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3 Strikes You’re Out – CLP and UI Social Media Crisis Communication during Hurricane #Sandy #CTsandy

October 31, 2012

If you live in the state of Connecticut you electric needs are services by one of the following two regional utility companies: Connecticut Light and Power (CL&P) delivering electricity to 1.2 million CT customers  and United Illuminating (UI), a smaller utility provider, responsible for densely populated Greater New Haven and Bridgeport areas with 325K customers.

During the Snow Storm in October of 2011 both utility companies were widely criticized for delays in restoring power to Connecticut residents. With significant push from CT state government both utilities promised to work on improving their power outage response plans including customer communications during power outages. In fact, representatives of both companies stressed their efforts in this area during multiple pre-Hurricane public appearances including Gov. Malloy’s press conference.  Curious about how both companies have been utilizing social media for crisis communication during hurricane #Sandy I decided to take a careful look at their  efforts in key social media channels.

WEBSITES

Both CL&P and UI use their website’s home pages to prominently display links to their key social media channels.

While CL&P continues to carry links to their Social Media channels on their Storm Center page  UI’s storm center page does not, making it much harder for customers in distress to find ways to communicate with the company in social media. Strike one for UI!

TWITTER

Both CL&P (@CTLightandPower ) and UI (@UnitedIllum ) have been utilizing twitter very actively (tweeting every 1-3 hours) and providing timely customer updates,  tips for staying safe in the dark and most importantly sympathizing with their customers.

The difference between @CTLightandPower and @UnitedIllum is quite evident when it comes to utilizing Twitter for two-way conversations.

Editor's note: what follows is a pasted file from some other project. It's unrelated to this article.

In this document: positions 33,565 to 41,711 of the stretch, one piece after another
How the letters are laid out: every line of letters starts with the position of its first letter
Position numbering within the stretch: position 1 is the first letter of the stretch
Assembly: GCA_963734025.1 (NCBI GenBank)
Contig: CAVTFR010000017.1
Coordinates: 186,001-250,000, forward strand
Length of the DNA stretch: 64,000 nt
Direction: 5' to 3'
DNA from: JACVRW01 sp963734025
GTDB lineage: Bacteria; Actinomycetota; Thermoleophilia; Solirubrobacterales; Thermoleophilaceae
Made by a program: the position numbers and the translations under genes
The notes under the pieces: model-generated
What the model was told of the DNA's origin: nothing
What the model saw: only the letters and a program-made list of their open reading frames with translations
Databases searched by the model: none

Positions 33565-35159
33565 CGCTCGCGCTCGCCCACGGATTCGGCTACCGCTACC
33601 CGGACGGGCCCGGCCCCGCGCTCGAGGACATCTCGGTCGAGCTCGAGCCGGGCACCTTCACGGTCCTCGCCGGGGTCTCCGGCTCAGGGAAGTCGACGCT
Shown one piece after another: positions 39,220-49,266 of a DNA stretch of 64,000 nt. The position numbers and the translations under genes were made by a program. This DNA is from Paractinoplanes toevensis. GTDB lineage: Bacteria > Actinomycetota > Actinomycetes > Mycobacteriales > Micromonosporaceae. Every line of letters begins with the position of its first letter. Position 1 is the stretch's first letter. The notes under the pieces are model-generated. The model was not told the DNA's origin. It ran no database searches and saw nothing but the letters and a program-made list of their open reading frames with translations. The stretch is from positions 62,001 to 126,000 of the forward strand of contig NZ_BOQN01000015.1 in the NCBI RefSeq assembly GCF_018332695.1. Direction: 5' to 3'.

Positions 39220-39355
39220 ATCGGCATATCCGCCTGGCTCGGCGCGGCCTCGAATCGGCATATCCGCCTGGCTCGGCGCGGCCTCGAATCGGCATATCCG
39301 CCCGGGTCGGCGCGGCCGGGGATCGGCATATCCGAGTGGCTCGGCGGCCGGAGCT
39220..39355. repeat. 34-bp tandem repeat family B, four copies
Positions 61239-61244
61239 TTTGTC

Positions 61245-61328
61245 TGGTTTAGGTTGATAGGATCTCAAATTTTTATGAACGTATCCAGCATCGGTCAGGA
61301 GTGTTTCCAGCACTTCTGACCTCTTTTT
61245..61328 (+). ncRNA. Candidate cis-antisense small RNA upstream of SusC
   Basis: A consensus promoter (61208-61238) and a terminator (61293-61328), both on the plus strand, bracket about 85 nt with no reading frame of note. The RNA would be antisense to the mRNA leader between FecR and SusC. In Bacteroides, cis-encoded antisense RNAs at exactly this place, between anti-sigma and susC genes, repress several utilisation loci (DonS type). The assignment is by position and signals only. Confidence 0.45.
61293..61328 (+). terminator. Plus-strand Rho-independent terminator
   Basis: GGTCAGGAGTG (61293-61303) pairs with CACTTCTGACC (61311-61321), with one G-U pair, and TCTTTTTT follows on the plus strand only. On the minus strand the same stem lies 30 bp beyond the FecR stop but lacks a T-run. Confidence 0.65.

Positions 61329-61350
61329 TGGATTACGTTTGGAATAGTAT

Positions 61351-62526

Here is the latest twitter steam coming from CL&P’s twitter account. Notice something? Yes, it is full of tweets in response to questions and comments coming from other Twitter users.

Not only is CL&P actively responding to customer tweets no matter how angry those tweets might be, CL&P  is also recognizing their advocates who are spreading important news and good will on behalf of CL&P.

What about @UnitedIllum? – you ask. I did searched their Twitter stream all the way back to  pre-hurricane days and found plenty of tweets directed at @UnitedIllum, none of which have been addressed by UI. Not even a tweet coming from the Mayor of Bridgeport himself! Ok, that’s enough for strike number 2.

FACEBOOK

I decided to begin my Facebook assessment by looking at  how easy it is to find both companies’ fan pages using Facebook search. CL&P Facebook page has been set up using the exact same name CL&P uses outside of social media and it is easy to find. All I needed to do was to type Connecticut L… in Facebook’s search form for it to appear as number one in search results. Their Facebook vanity URL is also easy to remember: http://facebook.com/CTLightandPower.